Learn Piano Chord Progressions

Piano chord progressions refer to the advancement from one chord to another to form a harmony. In simple terms, piano chord progressions mean playing one chord such as a major chord and then playing another one after it (e.g. a minor chord). It is simply playing the chords to make a melody or something that sounds right for the key signature and the style of music.

One must remember the major scales and the scale tone chords in order to understand how to play a piano chord progression. A progression means you have to “combine” the chords in the harmonic framework so as to form a tune. When “combining” the scales and the chords to form a progression, one must first remember the rules for the scale tone chords which are as follows:

  1. The 1st, 4th and 5th notes are always MAJOR chords.
  2. The 2nd, 3rd and 6th notes are always MINOR chords.
  3. The 7th note is always a DIMINISHED chord.

In short, the scale tone chords in a given “key” will follow this combination:

Major – minor – minor – Major – Major – minor – diminished
1st 2nd 3rd 4th 5th 6th 7th

Thus, the scale tone chords in the key of C will be like this:

C Major — D minor — E minor — F Major — G Major — A minor — B diminished

Now, let’s go to the different examples of piano chord progressions. The kinds of chord progressions really depend on the player himself. But all of these progressions have some basis on the fundamental types of piano chord progressions, the most popular of which is the three-note “I-IV-V chord progression”, which is often used in rock and roll music.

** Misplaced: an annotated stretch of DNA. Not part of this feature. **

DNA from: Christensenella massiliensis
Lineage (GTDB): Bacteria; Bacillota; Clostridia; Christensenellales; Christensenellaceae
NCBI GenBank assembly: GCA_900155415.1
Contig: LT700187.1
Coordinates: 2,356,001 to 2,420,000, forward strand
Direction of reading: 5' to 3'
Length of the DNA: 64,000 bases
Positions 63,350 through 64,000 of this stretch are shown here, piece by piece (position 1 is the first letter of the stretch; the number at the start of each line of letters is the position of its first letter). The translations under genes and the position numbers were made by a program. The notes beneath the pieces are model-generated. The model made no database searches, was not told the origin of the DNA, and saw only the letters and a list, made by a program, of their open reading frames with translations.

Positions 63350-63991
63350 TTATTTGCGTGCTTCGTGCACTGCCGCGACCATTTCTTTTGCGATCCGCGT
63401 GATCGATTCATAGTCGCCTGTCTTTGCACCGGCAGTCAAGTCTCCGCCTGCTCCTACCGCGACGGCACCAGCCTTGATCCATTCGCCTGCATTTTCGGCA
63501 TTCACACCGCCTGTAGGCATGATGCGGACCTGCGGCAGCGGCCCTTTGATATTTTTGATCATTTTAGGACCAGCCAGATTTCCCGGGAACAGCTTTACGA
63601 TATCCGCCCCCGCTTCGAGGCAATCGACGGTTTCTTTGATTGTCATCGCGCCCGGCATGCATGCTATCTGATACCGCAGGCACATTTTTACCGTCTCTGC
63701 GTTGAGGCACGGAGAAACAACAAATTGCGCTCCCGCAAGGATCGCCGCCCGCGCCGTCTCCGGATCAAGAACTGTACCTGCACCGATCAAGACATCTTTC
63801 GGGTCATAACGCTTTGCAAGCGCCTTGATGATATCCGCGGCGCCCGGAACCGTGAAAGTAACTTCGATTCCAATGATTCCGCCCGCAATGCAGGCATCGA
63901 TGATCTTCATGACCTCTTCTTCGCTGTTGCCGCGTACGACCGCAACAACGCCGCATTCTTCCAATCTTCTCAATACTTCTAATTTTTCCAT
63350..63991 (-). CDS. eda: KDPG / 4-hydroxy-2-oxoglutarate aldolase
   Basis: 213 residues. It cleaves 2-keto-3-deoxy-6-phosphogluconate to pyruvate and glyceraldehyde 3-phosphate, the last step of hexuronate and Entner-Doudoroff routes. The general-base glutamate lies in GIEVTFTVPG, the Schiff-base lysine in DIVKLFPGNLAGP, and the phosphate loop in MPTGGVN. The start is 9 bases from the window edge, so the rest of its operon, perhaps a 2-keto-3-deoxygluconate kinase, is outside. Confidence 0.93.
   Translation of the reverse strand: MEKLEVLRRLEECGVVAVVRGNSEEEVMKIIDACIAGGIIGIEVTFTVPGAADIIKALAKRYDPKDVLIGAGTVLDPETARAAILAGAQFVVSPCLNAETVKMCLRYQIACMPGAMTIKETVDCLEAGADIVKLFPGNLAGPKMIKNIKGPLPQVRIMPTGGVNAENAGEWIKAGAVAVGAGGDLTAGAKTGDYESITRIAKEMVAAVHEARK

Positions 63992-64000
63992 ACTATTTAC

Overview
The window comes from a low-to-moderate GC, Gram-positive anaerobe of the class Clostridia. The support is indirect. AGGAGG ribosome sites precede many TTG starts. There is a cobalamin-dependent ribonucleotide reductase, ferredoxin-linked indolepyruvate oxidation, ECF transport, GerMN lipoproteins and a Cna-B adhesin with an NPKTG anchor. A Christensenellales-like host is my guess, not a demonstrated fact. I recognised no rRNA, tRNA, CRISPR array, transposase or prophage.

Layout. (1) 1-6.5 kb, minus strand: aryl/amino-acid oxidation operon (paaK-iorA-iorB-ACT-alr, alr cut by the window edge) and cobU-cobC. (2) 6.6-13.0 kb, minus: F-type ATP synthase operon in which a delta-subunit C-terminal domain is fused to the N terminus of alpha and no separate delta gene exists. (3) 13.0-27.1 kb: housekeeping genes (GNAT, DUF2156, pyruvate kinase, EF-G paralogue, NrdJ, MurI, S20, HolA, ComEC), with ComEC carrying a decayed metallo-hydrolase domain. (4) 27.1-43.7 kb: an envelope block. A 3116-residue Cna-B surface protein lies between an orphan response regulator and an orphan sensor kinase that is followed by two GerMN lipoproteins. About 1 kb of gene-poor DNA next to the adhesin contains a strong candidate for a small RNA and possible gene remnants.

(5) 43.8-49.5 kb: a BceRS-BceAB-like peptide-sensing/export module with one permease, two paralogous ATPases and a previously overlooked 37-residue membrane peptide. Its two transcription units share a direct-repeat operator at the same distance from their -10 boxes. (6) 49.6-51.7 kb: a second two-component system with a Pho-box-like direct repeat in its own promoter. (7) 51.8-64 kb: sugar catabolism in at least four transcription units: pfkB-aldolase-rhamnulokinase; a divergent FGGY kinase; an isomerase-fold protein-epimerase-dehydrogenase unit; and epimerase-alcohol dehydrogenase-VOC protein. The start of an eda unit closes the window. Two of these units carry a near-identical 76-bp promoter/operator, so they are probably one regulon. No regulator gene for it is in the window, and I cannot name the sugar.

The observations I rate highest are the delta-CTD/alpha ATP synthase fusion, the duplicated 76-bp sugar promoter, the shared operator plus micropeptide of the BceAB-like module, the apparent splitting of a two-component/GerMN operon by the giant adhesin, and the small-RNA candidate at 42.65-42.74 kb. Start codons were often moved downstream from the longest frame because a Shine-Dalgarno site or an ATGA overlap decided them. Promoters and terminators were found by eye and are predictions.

The “I-IV-V chord progression” is really simple and can be used in all 12 scales of the piano. As it name dictates, this progression makes use of the 1st note (I), the 4th note (IV) and the 5th note (V) of the scale. Thus, “I-IV-V chord progression” for F Major is “F Major – A#/Bb Major – C Major”. As you noticed, the chords of the “F Major progression” are similar to the triad of the F Major. The difference is that F Major follows a 1-3-5 interval while F Major chord progression follows a 1-4-5 interval thus, from “F-A-C” in F Major, it becomes “Fmaj-A#maj-Cmaj” (F-A#-C major chords) in the chord progression. As stated above, the 1st, 4th and 5th notes are ALWAYS major chords.

Try and practice the other scales (from C Major to B Major) using the “I-IV-V chord progression”. Using your left hand, you can play these progressions while your right hand focused on playing the major chords. Once you feel used to it, you can progress to the other chord progressions with three to seven notes.

There are other types of progressions like the “II-IV-I”, “III-VI-II-V-I” and other related chord progressions. But all of them follow the rules of the scale tone chords mentioned above. Practice is needed in order to familiarize oneself with these chords. The best way to learn is to not hurry playing. Take one step at a time and familiarize yourself with the chords. Have fun while playing with the different chord progressions!

If you want to learn more about chord progressions for piano, Read our Rocket Piano Review

Learn to Play Piano Site Map
Copyright © PianoExercise.com. All rights reserved.

Note: The owner of this site is an affiliate of the products promoted.